Mulberry trees are among the easiest trees to grow. They produce an abundance of fruit each year and usually start within a year or two. Prune them like other fruit trees to keep them down in size for ease of picking. No spraying and no pollinizer is required so only one tree is needed to produce fruit. We use Russian mulberry as the rootstock to maintain hardiness.
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The 'Illinois Everbearing' mulberry is a hardy, very vigorous, productive tree, producing a long season of large black flavorful berries. It is considered to be a hybrid cross of the white and red native mulberry. Suited for zones 5b-8.
'Carman' is our sweetest large white mulberry. The fruit is large and ripens over a short period making it ideal for shaking the tree and collecting the sweet fruit on tarps for drying. Suited for zones 5b-8.
This lovely mulberry orignates in Calabria, Italy, but is a local gem. It is cultivated by Mr Zelko of Niagara and produces a large dark purple mulberry when ripe.
'Ivory' is a sweet large white mulberry that turns pinkish as it ripens. The fruit is large and ripens over a short period making it ideal for shaking the tree and collecting the sweet fruit on tarps for drying. Suited for zones 5b-8.
Kokuso Mulberry has a large purple fruit that is 3-4 cm x .5 cm (1.5-2" x .5") that originated in Korea. It is early ripening, large, full flavoured and productive over a 3 week period. It is hardy for zone 5b-9.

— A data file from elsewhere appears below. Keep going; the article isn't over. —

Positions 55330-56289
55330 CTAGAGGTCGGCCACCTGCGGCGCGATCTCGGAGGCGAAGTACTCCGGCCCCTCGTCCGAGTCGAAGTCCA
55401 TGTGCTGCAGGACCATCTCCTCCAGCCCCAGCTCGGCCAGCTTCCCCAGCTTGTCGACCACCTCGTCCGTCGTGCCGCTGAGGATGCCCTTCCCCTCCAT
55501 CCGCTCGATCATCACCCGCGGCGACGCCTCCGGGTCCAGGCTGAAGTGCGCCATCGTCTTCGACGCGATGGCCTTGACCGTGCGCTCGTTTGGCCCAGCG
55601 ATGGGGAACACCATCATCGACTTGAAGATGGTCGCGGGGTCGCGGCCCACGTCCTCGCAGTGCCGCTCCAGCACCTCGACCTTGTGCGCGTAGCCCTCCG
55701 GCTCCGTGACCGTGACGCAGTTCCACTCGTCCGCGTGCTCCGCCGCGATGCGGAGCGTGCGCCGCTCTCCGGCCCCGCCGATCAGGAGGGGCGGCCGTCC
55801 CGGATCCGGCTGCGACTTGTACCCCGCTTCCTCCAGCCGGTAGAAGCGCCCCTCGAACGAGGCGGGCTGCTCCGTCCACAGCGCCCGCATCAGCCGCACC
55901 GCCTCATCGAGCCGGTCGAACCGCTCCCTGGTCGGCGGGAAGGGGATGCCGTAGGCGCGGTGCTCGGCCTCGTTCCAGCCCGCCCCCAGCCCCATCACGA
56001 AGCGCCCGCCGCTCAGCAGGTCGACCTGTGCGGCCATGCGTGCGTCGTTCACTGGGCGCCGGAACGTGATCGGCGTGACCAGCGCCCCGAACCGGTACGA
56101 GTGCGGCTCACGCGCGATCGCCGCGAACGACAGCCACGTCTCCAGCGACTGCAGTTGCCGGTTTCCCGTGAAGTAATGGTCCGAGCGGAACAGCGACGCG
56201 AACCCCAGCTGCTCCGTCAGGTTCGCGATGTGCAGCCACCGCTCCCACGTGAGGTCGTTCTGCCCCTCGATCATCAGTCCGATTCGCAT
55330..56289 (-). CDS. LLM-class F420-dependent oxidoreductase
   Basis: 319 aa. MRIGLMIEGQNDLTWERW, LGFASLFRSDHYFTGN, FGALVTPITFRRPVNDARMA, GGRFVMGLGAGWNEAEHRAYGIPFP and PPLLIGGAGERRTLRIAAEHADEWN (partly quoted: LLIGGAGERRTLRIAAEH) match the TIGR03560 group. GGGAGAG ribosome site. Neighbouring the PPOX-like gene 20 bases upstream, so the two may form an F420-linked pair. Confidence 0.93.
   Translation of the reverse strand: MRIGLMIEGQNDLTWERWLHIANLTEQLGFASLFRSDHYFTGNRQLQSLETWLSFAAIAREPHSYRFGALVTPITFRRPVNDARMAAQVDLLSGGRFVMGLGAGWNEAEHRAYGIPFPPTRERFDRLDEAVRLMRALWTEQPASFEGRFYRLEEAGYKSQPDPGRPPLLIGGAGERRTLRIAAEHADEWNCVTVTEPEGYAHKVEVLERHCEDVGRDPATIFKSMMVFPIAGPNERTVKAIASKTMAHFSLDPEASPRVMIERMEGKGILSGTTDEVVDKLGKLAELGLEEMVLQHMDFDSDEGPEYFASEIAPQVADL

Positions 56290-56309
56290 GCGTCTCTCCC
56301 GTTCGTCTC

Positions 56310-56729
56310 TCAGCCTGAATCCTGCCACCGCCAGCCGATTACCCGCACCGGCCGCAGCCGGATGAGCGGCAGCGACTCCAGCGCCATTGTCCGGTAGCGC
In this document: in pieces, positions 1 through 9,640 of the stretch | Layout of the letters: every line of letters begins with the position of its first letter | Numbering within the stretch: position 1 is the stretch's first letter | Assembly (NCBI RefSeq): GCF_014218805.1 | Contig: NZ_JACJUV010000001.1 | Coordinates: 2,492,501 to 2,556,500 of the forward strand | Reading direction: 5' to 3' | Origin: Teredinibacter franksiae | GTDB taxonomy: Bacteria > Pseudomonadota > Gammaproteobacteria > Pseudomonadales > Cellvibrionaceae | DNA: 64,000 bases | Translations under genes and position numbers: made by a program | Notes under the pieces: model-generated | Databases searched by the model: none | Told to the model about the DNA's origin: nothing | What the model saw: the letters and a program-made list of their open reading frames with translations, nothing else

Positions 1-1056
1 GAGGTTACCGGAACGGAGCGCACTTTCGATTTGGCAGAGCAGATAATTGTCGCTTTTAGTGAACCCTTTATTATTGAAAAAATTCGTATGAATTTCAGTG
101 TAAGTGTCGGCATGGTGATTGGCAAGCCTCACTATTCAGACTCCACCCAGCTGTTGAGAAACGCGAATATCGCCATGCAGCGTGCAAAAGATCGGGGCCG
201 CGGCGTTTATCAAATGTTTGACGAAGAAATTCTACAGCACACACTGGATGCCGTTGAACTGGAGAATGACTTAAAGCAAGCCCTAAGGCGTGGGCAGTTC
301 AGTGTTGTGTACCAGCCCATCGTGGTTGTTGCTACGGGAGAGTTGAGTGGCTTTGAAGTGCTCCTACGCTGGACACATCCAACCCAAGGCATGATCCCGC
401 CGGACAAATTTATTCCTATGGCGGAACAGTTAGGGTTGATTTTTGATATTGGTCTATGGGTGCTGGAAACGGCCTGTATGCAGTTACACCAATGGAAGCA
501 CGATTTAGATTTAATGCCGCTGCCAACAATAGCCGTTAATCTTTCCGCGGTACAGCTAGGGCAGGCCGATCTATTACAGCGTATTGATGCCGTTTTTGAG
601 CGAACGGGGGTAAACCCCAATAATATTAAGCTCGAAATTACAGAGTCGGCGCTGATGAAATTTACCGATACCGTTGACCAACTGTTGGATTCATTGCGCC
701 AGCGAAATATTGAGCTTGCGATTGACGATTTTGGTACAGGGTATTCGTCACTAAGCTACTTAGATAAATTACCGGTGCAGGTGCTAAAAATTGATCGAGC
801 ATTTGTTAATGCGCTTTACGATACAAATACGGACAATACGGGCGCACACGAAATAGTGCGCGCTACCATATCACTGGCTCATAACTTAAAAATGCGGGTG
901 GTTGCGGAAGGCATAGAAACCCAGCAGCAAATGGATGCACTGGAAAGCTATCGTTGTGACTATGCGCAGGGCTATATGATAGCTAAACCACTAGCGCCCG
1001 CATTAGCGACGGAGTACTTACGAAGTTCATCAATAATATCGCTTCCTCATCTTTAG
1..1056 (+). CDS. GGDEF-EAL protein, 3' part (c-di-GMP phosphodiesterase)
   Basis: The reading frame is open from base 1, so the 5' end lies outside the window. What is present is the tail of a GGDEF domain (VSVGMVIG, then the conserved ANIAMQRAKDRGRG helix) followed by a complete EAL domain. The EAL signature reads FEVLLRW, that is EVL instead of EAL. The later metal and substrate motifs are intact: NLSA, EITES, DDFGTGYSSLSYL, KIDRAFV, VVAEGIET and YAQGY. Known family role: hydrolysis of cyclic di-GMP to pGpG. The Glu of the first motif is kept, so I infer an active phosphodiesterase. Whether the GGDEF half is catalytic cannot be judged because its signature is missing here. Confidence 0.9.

'Italian' is a very productive, high quality, large, sweet purple fruit that ripens over a long season. Suited for zones 6b-9.
The red mulberry, Morus rubra is a native species on the endangered list in Canada, because it hybridizes readily with the white mulberry Morus alba that was inported from Asia. Red mulberry occurs in eastern North American forests. In Canada, it is only found in the Carolinian Zone, (the small area of Ontario southwest of Toronto to Sarnia down to the shores of Lake Erie). It is found near rivers, the shores of Lake Erie, and the slopes of the Niagara Escarpment. Suited for zone 6-8.
Our white mulberry seedlings, are used as a rootstock for our grafted cultivars. They are hardier than the native red mulberry originating in Russia. Though they are called "white" mulberry, the fruit can be dark or white. They are dioecious, that is they produce male and female flowers on separate plants. To produce viable seeds, a male tree is needed. Female trees will still produce fruit without a male.